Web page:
Hunched around a huge table which dominates the fancily decorated room that their new record company, Capitol, has allocated to them for interviews, the four members of the reunited Television wait patiently for my first question and their promised sandwiches.|
This is just the kind of head-on press/rock band encounter that has been grinding on since the early '60s. An exclusive exchange of ideas and arguments between rock journalist and rock artist over a silver salver of roast beef sarnies and a pot of coffee. It's such a classic cliche that I find myself close to laughing, especially when I have to struggle to extract a seat from beneath the dead weight of the mahogany table. But that's cool. Television know all the tricks of this particular trade, they've been through all these hoops before and have learned by experience how to coast through the craziness and boredom and still come out smiling.
It has been 15 years since guitarists Tom Verlaine and Richard Lloyd joined forces with bass player Fred Smith and drummer Billy Ficca to record 'Marquee Moon', their still astonishing debut LP which won the band rave reviews worldwide when first released in 1977.
"Of course, we deserved everything we got," laughs Richard Lloyd. "But we didn't get it," adds Tom Verlaine. "I knew it would turn around, though. I remember coming over here after 'Marquee Moon' was done, and on the day I was leaving I went to Pembridge Road and saw the band's picture on the front of a magazine. No offence to the practise of journalism, but it's all very come and go."
Despite Tom's understandable cynicism, Television have always touched the soft spot in the gnarled and world-weary heart of the rock press, even though their second LP 'Adventure' failed (unfairly, it is now widely felt) to cause the same flare of excitement as 'Marquee Moon'.
But what was really behind Television's sudden implosion?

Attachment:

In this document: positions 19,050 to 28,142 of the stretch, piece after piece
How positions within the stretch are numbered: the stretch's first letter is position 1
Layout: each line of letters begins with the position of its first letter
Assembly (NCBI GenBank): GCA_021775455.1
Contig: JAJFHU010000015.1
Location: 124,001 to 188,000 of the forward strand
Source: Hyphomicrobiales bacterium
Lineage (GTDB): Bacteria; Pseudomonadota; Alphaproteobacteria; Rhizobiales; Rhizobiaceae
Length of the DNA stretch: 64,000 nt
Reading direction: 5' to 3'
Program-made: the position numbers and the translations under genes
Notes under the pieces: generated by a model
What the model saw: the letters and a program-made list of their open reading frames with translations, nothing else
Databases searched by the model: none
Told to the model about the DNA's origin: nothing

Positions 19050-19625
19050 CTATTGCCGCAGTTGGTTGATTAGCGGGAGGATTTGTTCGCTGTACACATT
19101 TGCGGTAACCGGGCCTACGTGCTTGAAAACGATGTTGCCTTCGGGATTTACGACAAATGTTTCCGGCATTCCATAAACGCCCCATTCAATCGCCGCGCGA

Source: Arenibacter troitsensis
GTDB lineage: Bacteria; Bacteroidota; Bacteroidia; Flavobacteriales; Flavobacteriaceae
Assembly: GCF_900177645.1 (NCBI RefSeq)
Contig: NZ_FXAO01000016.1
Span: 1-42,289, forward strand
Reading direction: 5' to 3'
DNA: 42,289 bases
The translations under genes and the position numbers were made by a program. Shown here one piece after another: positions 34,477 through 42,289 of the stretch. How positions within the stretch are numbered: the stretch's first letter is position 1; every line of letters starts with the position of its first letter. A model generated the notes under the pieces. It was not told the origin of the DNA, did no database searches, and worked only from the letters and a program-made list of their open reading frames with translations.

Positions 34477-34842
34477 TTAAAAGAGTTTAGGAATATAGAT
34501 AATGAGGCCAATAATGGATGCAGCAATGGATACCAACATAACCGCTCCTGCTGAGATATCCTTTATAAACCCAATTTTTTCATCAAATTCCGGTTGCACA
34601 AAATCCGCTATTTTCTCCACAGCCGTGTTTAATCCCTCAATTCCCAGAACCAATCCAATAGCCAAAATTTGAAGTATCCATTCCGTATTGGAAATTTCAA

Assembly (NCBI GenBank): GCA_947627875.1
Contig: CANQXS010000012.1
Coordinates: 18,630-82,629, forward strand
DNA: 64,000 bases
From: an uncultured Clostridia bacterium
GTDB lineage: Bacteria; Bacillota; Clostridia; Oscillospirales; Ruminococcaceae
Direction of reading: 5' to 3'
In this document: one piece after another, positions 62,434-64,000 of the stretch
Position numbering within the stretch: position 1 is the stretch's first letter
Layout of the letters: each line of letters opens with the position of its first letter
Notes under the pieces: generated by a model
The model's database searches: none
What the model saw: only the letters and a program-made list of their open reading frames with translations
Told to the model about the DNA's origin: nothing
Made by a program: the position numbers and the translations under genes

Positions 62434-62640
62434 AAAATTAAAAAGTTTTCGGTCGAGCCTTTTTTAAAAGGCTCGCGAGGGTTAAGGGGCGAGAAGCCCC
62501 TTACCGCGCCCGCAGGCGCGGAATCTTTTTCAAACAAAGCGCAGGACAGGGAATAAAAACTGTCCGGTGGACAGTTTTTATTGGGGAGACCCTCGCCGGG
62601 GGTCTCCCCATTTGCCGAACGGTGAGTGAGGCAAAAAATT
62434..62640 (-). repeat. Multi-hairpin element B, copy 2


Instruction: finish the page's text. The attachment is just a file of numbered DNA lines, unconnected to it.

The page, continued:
"We don't really remember," giggles Tom, reaching for a sandwich. "It was a general displeasure with the business world. We had no money, we'd done the huge tour, our manager told us that our money was in this band in Germany, we had to borrow $30,000 to get us out of the management deal and we had absolutely no relationship with our record company in the States, not even a person to call there. We couldn't afford to stay together."
Tom's is a sad, but all too familiar, story that resulted in the demise of one of rock's most important bands. Verlaine and Lloyd signed up to Elektra to record solo projects, Smith joined up with Lloyd to play on his debut solo LP 'Alchemy', while Ficca decided to slap skins for The Waitresses, an oddball New York pop band who were fronted by one Chris Butler and produced a minor hit in 'Christmas Wrapping' for $ Records.
Despite all this extra creativity since Television decided to call it a day, however, they have remained in touch, even if it's just to wave to each other across the street. Television had a secret plan to reform and record in 1992 and, as good as their word, that's exactly what they've done.
Listening to their new album, 'Television', it's almost like they've never been away. Those expecting a record to eclipse 'Marquee Moon' may well be disappointed as 'Television' is more of a natural progression down the road 'Adventure' was travelling. Tom, for one, is sceptical about the amount of praise 'Marquee Moon' continues to enjoy.
"I really question that," he smiles knowingly. "I really think that people only drag it out and put it on about every three-and-a-half years and say, 'That stuff sounds OK!', Or else they put it on and go, 'God! That doesn't sound like anything I remember'."
And yet the magic and mystique of that first record continues to drag in new generations of intrigued and impressed listeners.